National School Walkout Day: Why 15-Year-Old Isis Ayers Is Fighting for Gun Reform
Mar 15, 2018
For National School Walkout Day, thousands of kids left their classrooms and gathered as a community to remember the 17 lives lost in the Parkland school shooting and to fight for gun reform so these incidents will never happen again.
At the Baltimore Leadership School for Young Women, whose STEP team performed at the 2018 MAKERS Conference, more than 80 high school girls marched out of their classrooms and down to City Hall to show their solidarity. Organized by 10th grader Isis Ayers, 15, the march was her memo to politicians and policymakers to stop and listen.
When she learned about new policy proposals that would allow teachers to conceal and carry weapons in schools, Isis was having none of it. "This issue affects us more than adults," she says. "If somebody rolls up to a school and starts shooting kids, it affects us more. So if kids get up and say something about how they feel, then maybe the president, or the senator, or somebody might see us and say, maybe schools are not a place for guns."
Here, she shares her story about why she organized her school's walkout and why "I'm never going to give up."
At 2pm, I was in health class as time was ticking down and I was getting nervous. At 2:14, I went downstairs to the front of the school and saw Principal Easton waiting for me next to other teachers who feel that guns have no place in our schools. There was an announcement that came on over the loudspeaker that said that if you are joining our school's walkout, then come downstairs.
I got anxious waiting to see who would come.
Soon I saw more than 80 of my BLSYW sisters walking down the stairs, all ready to support me. When I first walked out of the building with all of them behind me, I felt powerful. I felt like I had made a change.
Our march was about 20 minutes. When we were walking towards City Hall, there were cars honking at us and people waving. There were correctional officers coming out of their building chanting for us also. People were taking pictures and videos of us. We were trending on Baltimore Twitter.
We had our own chants: Guns down, books up! Guns are not welcome here! This is what democracy looks like!
When we got to City Hall, the moment that I'll never forget is when we stood in a circle and I started to say thank you for coming and everyone clapped for me. I see my sisters come together often, but this is the time where I feel as though our voices were really heard.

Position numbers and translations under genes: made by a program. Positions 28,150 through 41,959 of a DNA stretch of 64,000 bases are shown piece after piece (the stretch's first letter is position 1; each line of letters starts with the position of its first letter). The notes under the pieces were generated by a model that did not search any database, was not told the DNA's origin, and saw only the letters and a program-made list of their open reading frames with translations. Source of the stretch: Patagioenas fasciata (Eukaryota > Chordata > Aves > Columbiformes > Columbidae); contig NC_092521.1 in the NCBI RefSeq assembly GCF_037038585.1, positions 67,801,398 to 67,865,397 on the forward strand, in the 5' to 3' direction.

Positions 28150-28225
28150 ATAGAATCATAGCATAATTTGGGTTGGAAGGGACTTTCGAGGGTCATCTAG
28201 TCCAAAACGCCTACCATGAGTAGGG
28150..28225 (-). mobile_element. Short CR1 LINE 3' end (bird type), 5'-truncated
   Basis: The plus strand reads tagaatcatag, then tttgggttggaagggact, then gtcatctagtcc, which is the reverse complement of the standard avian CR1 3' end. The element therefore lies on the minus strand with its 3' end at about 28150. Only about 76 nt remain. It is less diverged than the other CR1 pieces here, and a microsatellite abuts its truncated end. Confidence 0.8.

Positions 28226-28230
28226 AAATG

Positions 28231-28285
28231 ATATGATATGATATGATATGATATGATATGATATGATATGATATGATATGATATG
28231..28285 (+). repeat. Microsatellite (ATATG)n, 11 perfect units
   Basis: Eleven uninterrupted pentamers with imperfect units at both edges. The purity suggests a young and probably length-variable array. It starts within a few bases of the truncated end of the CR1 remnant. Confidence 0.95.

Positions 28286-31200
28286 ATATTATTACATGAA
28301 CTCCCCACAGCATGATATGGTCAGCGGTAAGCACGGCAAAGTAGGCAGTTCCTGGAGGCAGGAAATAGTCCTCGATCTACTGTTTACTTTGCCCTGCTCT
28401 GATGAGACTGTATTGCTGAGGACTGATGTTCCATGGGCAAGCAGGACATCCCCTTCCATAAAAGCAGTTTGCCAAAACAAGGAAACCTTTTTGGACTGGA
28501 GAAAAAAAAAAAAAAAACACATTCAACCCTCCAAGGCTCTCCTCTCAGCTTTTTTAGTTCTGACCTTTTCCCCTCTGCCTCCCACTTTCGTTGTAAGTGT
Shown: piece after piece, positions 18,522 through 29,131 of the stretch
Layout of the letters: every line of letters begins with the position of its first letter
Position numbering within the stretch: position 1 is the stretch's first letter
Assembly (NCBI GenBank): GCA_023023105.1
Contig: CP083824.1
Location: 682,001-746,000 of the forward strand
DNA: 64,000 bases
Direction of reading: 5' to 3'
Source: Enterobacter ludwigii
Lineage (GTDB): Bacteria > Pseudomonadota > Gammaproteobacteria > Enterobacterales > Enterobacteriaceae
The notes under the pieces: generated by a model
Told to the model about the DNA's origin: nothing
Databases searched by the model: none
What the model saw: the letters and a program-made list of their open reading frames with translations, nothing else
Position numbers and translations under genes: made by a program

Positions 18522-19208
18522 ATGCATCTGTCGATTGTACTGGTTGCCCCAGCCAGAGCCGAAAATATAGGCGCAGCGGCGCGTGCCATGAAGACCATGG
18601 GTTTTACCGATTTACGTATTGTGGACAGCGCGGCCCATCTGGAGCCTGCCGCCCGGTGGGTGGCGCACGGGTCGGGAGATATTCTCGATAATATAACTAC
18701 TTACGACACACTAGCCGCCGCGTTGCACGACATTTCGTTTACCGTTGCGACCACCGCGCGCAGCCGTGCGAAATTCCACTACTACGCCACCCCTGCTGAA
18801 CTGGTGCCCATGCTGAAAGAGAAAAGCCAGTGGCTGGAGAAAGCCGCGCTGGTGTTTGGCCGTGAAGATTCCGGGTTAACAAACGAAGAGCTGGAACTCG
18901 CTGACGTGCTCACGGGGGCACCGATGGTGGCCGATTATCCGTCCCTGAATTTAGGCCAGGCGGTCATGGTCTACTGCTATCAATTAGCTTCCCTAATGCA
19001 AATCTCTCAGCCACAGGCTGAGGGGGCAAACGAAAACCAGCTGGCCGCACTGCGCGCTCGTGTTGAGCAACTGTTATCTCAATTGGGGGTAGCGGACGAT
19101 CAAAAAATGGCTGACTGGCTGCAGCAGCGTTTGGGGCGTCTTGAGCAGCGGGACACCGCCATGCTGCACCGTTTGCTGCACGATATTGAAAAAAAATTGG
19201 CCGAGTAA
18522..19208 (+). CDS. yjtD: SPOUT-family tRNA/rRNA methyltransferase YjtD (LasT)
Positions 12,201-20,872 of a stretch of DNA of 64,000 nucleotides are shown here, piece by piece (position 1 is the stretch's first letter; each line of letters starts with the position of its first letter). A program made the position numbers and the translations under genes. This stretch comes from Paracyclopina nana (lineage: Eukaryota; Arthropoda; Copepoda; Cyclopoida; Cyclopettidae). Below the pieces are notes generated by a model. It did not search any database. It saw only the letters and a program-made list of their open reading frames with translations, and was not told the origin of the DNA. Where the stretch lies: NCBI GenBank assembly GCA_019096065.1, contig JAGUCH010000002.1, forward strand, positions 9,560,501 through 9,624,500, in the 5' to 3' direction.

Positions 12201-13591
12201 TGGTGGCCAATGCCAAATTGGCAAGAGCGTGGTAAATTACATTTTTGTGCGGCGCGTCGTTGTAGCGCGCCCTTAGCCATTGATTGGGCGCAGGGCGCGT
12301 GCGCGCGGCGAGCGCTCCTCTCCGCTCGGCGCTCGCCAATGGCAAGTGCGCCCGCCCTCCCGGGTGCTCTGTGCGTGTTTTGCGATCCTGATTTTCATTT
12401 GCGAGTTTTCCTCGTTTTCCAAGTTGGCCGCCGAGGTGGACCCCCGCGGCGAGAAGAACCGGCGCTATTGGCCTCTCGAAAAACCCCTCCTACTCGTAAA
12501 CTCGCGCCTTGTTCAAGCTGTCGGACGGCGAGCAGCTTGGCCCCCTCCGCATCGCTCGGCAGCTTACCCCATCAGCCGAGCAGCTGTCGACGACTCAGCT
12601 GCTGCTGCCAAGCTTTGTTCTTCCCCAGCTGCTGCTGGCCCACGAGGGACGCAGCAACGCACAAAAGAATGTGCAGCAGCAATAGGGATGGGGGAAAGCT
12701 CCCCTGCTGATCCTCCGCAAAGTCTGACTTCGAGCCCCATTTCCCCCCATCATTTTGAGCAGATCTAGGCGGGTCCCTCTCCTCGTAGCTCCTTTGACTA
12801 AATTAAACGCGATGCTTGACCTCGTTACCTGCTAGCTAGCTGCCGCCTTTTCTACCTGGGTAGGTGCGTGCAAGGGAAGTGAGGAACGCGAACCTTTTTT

The Baltimore Leadership School for Young Women walkout actually started because Isis's voice was overheard.
Two weeks ago, I was just talking to my classmates about how other schools in our city had walked out and marched to City Hall. I thought maybe we could do one but I was like "we can't do that because we'll get suspended." Then suddenly Principal Easton came over because you know, when principals hear "suspended" they are like "well, what are you talking about?" So I had to go to her office and explain that I want to do a walkout. I talked to her first because I didn't want anyone to get a discipline action for participating. And I had to tell her so when she sees her kids just walking out of the building, she knows what's happening.
So Principal Easton and our student support team leader, Ms. Watkins—they helped me with planning. I learned exactly what I needed to do. I had to make sign-up sheets. I had to make posters. I had to get everybody permission slips and I had to get parent consents and all that. Before I handed those out, people thought I was joking when I said I'm going to do a walkout.
Gun reform, however, is not a joke for Isis or the thousands of other students who took part in the National Walkout on March 14.
After the Parkland school shooting we heard the president wanted to create a law to put guns in schools. I said to myself oh no, guns do not have a place in schools. Even if they're just trying to protect us, kids may get a hold of them. And I don't want to be in a school where teachers are shooting. I care about the safety of my BLSYW sisters. I can't stop somebody from trying to come here and hurt us, but I can stop somebody who is already in the building from hurting us.
It's important for students to speak up because it was a march for us to even get here. For schools to be mixed with white and black kids, we had to march for that. Knowing where we have come from, I feel like we should just go further. If we just sit around and wait for somebody to change something then I don't feel as though it's ever going to come. There were some kids saying I don't want to do it or it would take too much time. But I am going to put time and effort into this issue because it might pay off this time.
I'm really proud of what we did and how it turned out. The entire experience made me feel more like a leader. I used to be the child who was once disrespectful, and my voice was not used in a good way. But this is a time where my voice is being used in a good way and I'm doing good things with it.
For more information on the Baltimore Leadership School for Young Women click here.